At this point it would take quite an offer to get Ujiri to bite on a trade that would break up this core. If some team unexpectedly came calling offering a superstar, then yes he pulls the trigger. If some team comes offering a sexy 2014 first round draft pick, then that team will probably get his full attention. Beyond that, though, it would be hard to see Ujiri wheeling-and-dealing if this team keeps rolling through January like they did through December.
That doesn’t mean, though, that the Raptors should be buyers in February, either. This club is nicely tuned right now; good enough to probably get out of the first round and then respectably lose to Indiana or Miami in the second round. They probably don’t need to make any alterations to make scenario a reality (barring a major injury) and it is unlikely that any but the most unlikely of trades could push them to be any better than that theory considers. While a completely boneheaded notion of swapping Terrence Ross for Arron Afflalo was floated last week, as though the Raptors were somehow looking for more veteran help at the expense of young talent, the reality of what the Raptors want and need is exactly the opposite. The Raptors want to stay young and keep growing. There is no reason to go out shopping for help for the Playoffs because this season anything that happens in the Playoffs is gravy.
Before we get to that point, however, the Raptors have to get through the next month without seeing their positive momentum halt against a spate of less-than-intimidating opponents. The Raptors haven’t been this well-positioned to get multiple games above .500 since the 2009-10 club that went strongly into the All-Star break then fall apart shortly thereafter. Still, for the next while the Raptors will remain in ‘prove it’ mode. They’ve been too bad for too long, and too prone to letdowns for too long, to simply get the benefit of the doubt without any qualifiers attached. Yes they are tremendously well-positioned for the next month, but they still have to do it to prove that they can.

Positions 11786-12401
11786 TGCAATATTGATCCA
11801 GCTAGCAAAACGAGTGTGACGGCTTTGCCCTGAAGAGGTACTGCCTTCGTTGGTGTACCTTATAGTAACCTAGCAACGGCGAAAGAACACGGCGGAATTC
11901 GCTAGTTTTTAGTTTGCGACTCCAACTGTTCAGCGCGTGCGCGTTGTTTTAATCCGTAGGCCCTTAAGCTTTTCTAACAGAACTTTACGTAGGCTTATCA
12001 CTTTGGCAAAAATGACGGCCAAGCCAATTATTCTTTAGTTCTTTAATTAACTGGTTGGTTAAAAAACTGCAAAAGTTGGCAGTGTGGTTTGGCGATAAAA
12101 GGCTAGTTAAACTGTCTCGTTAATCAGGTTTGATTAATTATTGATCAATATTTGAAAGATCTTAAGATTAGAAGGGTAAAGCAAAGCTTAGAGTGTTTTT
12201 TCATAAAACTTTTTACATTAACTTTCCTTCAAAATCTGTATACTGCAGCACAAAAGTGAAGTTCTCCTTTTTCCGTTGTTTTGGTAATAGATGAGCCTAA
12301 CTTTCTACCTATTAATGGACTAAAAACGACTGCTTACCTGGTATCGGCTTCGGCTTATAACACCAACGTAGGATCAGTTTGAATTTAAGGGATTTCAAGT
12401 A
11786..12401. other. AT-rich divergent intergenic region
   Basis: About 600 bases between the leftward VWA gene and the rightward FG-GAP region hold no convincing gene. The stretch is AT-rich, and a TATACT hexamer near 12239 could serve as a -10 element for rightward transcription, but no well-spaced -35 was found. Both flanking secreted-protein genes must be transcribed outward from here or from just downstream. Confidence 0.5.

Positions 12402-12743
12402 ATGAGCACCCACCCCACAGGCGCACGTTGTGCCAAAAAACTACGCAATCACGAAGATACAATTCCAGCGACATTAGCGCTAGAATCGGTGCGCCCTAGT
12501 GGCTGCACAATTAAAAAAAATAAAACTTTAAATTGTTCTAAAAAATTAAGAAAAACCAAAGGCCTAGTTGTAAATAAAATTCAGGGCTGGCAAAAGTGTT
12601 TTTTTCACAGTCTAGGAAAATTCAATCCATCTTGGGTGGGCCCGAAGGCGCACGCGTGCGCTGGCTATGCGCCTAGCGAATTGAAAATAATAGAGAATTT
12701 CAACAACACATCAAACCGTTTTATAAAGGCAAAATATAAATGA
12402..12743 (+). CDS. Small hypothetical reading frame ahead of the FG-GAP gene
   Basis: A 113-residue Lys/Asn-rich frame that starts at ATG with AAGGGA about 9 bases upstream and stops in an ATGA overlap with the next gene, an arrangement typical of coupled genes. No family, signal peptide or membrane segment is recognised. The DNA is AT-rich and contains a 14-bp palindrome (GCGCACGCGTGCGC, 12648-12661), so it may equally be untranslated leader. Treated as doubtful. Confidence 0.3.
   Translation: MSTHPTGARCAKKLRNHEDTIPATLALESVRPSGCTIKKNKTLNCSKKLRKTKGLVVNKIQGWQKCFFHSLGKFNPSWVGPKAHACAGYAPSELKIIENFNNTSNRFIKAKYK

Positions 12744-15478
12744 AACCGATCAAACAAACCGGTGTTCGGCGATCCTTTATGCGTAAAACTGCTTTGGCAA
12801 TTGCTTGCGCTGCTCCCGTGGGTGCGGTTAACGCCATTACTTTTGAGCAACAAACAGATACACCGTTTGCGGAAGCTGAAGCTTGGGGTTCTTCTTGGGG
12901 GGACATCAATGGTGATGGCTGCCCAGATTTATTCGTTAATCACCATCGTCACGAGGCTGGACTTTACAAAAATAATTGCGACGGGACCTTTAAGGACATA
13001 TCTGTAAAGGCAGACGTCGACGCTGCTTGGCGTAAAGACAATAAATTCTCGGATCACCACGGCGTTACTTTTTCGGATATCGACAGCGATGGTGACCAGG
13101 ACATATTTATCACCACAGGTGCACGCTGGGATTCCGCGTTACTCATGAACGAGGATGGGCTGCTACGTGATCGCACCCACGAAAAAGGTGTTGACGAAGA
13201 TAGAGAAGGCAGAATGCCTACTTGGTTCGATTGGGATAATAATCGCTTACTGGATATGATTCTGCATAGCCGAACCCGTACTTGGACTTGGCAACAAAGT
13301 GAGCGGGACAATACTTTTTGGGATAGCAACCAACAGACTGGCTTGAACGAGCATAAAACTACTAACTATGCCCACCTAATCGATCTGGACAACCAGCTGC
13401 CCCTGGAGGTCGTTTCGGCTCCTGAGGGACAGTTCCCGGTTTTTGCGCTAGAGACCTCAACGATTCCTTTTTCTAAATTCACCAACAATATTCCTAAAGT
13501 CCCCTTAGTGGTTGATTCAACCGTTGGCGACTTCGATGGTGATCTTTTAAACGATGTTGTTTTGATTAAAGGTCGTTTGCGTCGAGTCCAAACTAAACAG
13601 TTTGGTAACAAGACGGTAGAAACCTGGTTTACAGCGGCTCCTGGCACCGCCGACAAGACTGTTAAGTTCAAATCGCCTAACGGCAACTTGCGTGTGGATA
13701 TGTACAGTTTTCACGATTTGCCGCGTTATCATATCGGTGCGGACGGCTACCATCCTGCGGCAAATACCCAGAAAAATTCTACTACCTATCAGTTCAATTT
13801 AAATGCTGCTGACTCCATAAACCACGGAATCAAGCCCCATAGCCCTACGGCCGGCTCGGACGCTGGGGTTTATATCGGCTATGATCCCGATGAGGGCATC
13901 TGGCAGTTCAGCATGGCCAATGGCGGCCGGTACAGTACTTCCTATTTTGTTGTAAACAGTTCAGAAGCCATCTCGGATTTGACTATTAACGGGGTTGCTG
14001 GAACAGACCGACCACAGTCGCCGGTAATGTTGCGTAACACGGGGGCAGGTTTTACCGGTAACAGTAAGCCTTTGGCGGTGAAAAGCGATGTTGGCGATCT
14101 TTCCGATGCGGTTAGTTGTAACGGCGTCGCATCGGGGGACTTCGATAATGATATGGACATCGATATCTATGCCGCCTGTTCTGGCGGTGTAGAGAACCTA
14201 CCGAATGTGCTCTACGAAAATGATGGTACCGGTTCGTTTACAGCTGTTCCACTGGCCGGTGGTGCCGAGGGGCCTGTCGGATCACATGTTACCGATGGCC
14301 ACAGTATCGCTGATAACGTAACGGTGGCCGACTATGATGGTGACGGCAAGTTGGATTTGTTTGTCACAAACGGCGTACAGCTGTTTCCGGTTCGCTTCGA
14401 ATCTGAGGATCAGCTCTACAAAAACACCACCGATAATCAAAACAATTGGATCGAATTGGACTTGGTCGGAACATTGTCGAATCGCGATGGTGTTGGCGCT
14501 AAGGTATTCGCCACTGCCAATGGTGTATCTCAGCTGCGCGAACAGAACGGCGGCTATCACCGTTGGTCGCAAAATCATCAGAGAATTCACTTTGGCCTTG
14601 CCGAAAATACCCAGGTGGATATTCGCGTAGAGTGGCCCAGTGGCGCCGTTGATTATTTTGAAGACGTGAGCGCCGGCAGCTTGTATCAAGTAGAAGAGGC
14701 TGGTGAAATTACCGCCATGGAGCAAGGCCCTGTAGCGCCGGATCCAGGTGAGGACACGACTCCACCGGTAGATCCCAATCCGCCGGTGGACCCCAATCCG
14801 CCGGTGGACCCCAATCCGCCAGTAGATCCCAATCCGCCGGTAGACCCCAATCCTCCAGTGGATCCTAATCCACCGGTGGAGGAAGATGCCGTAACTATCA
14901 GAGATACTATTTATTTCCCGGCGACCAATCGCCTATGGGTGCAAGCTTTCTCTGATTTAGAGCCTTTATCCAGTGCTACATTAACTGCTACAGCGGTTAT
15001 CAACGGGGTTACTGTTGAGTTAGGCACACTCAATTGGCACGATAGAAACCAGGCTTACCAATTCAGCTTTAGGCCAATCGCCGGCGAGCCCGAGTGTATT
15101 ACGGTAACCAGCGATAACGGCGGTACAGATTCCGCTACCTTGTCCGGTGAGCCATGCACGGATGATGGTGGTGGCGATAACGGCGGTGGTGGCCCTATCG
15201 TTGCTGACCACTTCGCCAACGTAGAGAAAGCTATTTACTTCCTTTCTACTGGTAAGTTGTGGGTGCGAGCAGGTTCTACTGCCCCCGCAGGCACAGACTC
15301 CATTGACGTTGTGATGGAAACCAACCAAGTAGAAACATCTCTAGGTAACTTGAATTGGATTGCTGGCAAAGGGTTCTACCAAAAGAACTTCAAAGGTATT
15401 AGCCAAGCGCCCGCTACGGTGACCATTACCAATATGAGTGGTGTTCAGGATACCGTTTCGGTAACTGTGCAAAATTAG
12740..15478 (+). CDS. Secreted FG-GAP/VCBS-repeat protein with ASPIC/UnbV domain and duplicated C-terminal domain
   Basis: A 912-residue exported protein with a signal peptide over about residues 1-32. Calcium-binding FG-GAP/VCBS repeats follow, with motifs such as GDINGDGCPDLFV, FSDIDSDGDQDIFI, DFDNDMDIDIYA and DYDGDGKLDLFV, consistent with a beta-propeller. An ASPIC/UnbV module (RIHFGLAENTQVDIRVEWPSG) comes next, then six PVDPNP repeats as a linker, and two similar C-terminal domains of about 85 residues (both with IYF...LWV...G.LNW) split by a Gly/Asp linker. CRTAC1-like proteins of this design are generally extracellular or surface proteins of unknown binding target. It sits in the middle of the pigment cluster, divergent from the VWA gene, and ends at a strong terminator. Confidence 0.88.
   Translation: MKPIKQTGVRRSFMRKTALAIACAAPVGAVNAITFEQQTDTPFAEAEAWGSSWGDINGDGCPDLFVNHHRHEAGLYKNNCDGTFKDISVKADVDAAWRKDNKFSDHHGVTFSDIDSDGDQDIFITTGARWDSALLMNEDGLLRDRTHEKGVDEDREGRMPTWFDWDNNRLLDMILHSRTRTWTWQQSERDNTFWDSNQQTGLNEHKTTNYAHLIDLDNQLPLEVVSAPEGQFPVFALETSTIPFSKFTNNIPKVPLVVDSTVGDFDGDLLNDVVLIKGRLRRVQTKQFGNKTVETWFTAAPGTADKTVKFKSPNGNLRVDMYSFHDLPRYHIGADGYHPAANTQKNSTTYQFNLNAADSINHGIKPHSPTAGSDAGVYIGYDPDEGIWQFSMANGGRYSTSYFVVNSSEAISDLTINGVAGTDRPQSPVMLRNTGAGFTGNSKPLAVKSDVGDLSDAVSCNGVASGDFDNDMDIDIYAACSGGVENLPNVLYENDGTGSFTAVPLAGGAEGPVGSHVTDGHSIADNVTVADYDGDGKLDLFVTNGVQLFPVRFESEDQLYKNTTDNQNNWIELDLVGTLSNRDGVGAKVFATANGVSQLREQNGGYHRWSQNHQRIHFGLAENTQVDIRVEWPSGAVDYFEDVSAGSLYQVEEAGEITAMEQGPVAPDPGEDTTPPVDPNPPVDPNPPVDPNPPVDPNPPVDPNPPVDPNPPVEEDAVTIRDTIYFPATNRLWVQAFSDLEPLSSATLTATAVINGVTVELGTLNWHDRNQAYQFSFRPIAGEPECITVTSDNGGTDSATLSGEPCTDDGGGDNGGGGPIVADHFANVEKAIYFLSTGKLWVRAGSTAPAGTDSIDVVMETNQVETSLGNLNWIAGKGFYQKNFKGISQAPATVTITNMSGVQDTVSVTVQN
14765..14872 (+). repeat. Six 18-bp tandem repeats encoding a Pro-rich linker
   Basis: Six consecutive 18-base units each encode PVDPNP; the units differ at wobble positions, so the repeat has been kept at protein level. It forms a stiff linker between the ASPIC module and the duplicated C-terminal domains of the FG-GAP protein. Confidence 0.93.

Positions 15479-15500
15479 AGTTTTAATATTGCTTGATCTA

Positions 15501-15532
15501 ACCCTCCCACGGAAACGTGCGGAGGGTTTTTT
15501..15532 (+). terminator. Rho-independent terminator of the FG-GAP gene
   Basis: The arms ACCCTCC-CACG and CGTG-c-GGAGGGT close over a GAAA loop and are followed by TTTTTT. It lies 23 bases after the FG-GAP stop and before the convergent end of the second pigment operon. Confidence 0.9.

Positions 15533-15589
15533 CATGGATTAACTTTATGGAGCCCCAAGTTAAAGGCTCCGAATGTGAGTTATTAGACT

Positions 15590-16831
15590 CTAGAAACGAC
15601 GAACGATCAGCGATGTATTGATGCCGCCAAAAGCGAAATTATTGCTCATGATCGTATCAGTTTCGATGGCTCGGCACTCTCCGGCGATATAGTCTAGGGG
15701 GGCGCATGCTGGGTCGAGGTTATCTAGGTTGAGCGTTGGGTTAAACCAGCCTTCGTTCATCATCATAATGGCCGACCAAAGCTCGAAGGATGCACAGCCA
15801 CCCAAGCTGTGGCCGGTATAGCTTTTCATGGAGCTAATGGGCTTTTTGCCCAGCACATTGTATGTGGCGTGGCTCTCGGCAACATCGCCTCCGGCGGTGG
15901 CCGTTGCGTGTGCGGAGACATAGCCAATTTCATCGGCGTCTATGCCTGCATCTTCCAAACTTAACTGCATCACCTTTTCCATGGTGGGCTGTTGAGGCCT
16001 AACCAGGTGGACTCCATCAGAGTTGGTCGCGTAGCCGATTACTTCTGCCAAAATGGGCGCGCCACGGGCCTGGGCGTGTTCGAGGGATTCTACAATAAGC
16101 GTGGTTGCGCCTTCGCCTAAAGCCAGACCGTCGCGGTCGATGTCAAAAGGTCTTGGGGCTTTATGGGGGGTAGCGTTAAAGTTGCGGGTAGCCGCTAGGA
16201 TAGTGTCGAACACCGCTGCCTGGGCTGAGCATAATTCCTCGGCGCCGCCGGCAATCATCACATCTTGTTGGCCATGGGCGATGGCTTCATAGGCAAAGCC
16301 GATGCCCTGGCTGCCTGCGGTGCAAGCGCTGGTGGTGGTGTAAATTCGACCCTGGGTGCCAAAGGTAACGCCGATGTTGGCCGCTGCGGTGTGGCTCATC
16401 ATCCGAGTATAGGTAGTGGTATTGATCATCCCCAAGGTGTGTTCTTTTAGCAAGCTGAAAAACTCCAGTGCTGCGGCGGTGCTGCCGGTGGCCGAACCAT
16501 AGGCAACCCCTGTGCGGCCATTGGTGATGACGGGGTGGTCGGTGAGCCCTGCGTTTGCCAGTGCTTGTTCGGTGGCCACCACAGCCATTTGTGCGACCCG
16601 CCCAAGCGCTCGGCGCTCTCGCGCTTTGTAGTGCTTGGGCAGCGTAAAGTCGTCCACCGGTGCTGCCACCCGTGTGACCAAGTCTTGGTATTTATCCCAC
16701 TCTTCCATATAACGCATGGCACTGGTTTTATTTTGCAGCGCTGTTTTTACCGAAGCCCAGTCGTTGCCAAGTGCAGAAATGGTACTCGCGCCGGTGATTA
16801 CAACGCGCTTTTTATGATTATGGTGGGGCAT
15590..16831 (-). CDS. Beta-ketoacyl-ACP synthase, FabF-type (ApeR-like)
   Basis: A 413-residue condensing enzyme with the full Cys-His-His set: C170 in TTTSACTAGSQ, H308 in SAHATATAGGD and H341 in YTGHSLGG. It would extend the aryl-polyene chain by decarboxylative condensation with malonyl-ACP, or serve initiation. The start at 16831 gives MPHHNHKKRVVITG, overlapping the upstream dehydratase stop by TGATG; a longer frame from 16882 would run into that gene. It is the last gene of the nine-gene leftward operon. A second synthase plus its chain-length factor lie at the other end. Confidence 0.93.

Since Ujiri has entrusted this current assemblage enough to keep them together for the immediate future, the club had better hope that floating just above and below .500 is place that they are on the way out of with the softening schedule this month. They’ve earned the guarded optimism of their GM with their play of late, but even they have to know that they have to keep it up if they want to keep their group in tact. Perhaps that reality, as much as any other, will keep them focused and in attack mode now that they have so few power teams to get up for this month. They don’t face another elite team until March 1st against Portland, so regardless of what it is they’d better hope that they have the requisite determination to fend off a string of also-rans so that they don’t invalidate all off the progress that they’ve made and all of the goodwill that has been flowing their way. The post-trade honeymoon is over, now they’ve gotta make the marriage work.